The practice of being a great chef is in many ways not unlike the craft of an orchestral conductor. These artists equally breathe life into their unique creations, and sharing their skills with friends and loyal followers is both craved and coveted. Although their toil is rarely applauded, they live vicariously through this enjoyment that they create for others, this invitation to come and share their vision.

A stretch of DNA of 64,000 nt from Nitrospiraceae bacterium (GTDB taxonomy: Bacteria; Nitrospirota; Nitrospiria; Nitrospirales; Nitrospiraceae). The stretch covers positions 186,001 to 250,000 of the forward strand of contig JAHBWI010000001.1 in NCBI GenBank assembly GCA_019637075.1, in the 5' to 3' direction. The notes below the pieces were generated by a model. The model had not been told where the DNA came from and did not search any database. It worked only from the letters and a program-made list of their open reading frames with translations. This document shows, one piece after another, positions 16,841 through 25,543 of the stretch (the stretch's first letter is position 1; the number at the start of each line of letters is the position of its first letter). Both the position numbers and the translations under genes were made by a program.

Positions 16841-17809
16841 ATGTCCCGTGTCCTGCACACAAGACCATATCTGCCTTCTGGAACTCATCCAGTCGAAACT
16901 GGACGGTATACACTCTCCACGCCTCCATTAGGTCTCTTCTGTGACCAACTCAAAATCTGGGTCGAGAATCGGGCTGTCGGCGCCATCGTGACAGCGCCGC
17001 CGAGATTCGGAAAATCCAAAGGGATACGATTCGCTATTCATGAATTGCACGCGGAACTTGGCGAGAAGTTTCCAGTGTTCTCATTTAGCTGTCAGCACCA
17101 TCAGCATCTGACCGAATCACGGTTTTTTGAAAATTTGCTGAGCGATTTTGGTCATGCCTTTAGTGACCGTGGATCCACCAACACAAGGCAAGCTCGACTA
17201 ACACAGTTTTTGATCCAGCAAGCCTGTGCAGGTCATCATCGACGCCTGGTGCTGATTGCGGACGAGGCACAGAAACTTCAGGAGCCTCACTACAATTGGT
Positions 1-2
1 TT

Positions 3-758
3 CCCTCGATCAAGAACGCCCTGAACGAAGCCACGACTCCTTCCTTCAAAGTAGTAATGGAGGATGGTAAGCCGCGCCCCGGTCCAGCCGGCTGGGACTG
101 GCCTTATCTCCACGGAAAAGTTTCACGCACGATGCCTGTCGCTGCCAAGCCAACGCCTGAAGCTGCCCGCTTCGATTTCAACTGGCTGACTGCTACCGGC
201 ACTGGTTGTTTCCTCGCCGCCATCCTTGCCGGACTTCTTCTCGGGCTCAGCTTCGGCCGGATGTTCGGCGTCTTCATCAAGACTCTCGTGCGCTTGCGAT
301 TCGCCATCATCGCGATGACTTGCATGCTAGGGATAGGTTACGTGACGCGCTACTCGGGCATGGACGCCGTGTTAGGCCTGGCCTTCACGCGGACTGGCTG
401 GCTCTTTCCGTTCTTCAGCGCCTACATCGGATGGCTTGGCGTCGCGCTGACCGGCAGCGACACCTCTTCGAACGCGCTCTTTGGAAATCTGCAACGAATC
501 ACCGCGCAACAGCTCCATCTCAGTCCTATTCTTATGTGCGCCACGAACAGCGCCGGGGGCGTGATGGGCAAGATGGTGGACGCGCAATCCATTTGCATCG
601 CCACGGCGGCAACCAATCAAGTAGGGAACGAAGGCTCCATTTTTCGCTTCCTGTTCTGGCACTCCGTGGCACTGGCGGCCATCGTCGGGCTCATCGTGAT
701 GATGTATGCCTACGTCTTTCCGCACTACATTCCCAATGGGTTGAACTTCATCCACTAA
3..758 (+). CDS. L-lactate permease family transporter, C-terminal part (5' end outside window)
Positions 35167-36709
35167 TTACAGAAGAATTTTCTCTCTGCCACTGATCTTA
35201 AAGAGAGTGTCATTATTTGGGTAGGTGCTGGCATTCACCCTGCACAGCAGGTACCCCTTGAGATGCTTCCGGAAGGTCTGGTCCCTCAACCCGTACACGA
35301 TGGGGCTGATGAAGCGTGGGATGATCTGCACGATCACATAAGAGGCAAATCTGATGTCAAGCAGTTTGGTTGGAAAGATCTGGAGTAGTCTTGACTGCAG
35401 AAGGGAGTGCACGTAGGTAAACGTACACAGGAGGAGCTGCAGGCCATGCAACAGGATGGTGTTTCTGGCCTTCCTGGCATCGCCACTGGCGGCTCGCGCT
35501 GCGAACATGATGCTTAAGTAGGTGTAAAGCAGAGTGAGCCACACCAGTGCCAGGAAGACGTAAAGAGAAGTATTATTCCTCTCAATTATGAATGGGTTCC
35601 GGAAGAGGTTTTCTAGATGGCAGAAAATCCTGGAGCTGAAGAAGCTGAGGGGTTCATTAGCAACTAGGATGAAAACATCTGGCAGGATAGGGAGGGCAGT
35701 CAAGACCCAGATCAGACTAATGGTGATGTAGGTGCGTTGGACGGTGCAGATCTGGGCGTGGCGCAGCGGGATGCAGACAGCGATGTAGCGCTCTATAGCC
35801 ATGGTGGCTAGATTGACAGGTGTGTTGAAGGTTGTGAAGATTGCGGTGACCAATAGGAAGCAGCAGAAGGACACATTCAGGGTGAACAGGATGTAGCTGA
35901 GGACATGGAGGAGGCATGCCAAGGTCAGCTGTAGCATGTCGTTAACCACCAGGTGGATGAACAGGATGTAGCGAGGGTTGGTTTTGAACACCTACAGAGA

The great conductor Leonard Bernstein once said that “The measure of success of any great work of art is the extent to which it makes you an inhabitant of that world, and the extent to which it invites you in and lets you breathe its strange, special air.” Mr. Bernstein was almost certainly speaking of the art of music as he uttered these divine words, but this description could also include the world of fine cuisine. The musical conductor, which in French is termed “chef d’ovchestre”, has the impossible task of turning dozens of musicians and thousands of notes into a coherent, beautiful sculpture of sound. And the person who is entrusted with this position is not generally a young artist with a few years of experience. It is rather a master who has spent years working his way up a tiered ladder, and who now can almost telepathically impassion large numbers of creative people with the mere lifting of a baton. Not unlike an experienced chef. [read more]